You might ask, nonetheless, what is the peculiar chemistry that catapults an artist into the pantheon? “Name” collectors, “power” curators, and rave reviews from major critics all help. And then there are the behind-the-scenes machinations that most of us will never hear about (I believe it was Perl who suggested that since many of the MoMA board members collected Cindy Sherman, it made perfect economic sense to give her a retrospective. What better way to protect your investment?)

Cindy Sherman's retrospective probably got a boost from the MoMA board members who collected her work

Cindy Sherman’s retrospective probably got a boost from the MoMA board members who collected her work

All of which brings me to the Laura Owens retrospective at the Whitney Museum of American Art, a two-floor exhibition I wandered through with increasingly dismayed eyes on my last trip to the East Coast in late January. A couple of weeks in advance of the opening, Peter Schjeldahl wrote an admiring profile of the artist in The New Yorker. I’d never heard of Laura Owens, which may demonstrate how appallingly out of the loop I am these days. But it made me curious enough to want to visit.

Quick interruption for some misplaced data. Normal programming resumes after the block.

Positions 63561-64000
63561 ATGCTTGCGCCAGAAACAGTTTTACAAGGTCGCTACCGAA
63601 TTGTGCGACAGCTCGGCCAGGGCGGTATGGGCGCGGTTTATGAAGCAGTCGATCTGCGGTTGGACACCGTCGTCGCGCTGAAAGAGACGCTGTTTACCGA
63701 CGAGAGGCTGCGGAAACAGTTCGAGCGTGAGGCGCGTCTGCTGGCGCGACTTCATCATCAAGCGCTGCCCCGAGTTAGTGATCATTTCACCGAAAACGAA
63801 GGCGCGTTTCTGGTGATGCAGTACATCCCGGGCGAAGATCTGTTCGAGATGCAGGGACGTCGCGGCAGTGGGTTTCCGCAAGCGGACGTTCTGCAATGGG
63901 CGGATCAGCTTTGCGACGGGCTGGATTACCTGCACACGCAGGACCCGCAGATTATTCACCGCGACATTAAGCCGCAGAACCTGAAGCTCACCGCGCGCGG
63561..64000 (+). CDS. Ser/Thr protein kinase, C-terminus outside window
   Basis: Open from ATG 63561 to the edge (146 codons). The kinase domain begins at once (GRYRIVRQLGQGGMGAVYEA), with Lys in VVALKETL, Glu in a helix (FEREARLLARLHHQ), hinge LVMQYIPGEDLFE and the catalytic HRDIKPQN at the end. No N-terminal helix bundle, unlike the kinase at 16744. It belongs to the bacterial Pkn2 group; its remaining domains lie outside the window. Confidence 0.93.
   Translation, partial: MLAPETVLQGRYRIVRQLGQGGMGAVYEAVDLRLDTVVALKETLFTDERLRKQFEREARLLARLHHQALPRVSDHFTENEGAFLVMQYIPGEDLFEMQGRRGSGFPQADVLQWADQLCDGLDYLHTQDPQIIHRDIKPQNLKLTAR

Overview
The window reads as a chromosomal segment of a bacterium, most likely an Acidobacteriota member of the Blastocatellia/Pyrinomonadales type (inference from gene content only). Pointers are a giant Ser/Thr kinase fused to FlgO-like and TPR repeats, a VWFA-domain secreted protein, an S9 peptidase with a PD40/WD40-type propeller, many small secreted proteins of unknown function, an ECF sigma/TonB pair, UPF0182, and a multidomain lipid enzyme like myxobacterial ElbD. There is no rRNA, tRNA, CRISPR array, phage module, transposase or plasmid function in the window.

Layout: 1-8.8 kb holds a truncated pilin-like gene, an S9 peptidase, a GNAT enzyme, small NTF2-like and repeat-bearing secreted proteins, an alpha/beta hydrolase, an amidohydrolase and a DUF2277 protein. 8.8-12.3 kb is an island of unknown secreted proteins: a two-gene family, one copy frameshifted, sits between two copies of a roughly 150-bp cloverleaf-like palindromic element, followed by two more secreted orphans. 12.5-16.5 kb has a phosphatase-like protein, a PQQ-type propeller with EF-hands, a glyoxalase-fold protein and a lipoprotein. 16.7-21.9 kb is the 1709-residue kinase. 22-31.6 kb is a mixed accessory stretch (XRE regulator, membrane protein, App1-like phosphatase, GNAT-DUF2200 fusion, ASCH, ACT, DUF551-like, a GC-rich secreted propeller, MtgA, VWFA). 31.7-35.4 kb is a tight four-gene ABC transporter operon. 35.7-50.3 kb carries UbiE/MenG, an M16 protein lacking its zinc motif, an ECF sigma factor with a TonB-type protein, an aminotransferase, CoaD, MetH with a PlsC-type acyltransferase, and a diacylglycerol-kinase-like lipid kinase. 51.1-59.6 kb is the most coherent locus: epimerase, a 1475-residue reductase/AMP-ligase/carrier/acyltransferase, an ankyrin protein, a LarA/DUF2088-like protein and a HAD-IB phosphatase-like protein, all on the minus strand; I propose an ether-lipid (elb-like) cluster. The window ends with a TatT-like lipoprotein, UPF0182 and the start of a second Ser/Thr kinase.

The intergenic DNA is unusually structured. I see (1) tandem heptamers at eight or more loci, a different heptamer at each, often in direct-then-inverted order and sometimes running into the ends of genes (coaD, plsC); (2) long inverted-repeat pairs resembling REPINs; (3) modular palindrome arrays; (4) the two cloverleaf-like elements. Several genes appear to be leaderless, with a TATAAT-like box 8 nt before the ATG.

Owens is a 47-year-old painter based in Los Angeles. The subjects of her jumbo-sized canvases, some of them pushing 10 or 12 feet on the longest dimension, include a swarm of cartoony bees buzzing around a hump-shaped hive (top), real rubber tires affixed to a lavender and pink ground, a man whose head has become a lemonade juicer, and a white horse that seems lifted from a sappy calendar or a children’s book, barely constrained within its huge frame. But the real head-scratcher looked to be taken from sort of inspirational greeting card you might have gotten in the fifth grade from a well-intentioned aunt: it shows a boy and a dog dangling from a rope, accompanied by the words: “When you come to the end of your rope, you make a knot, and hang on.” Huh? What was the fuss about?